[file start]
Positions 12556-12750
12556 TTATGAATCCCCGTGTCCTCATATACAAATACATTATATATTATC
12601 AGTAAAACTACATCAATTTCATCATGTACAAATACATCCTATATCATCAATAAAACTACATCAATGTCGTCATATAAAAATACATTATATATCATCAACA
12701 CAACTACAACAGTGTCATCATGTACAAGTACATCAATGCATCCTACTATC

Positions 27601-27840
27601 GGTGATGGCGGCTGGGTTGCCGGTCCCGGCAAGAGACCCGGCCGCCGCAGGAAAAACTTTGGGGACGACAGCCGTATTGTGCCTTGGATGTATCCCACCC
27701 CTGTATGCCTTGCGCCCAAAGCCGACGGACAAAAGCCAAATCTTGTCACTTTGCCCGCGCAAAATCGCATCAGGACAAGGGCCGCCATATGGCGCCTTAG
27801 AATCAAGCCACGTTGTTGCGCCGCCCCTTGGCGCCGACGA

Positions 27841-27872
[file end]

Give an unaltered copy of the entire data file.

Positions 12556-12750
12556 TTATGAATCCCCGTGTCCTCATATACAAATACATTATATATTATC
12601 AGTAAAACTACATCAATTTCATCATGTACAAATACATCCTATATCATCAATAAAACTACATCAATGTCGTCATATAAAAATACATTATATATCATCAACA
12701 CAACTACAACAGTGTCATCATGTACAAGTACATCAATGCATCCTACTATC

Positions 27601-27840
27601 GGTGATGGCGGCTGGGTTGCCGGTCCCGGCAAGAGACCCGGCCGCCGCAGGAAAAACTTTGGGGACGACAGCCGTATTGTGCCTTGGATGTATCCCACCC
27701 CTGTATGCCTTGCGCCCAAAGCCGACGGACAAAAGCCAAATCTTGTCACTTTGCCCGCGCAAAATCGCATCAGGACAAGGGCCGCCATATGGCGCCTTAG
27801 AATCAAGCCACGTTGTTGCGCCGCCCCTTGGCGCCGACGA

Positions 27841-27872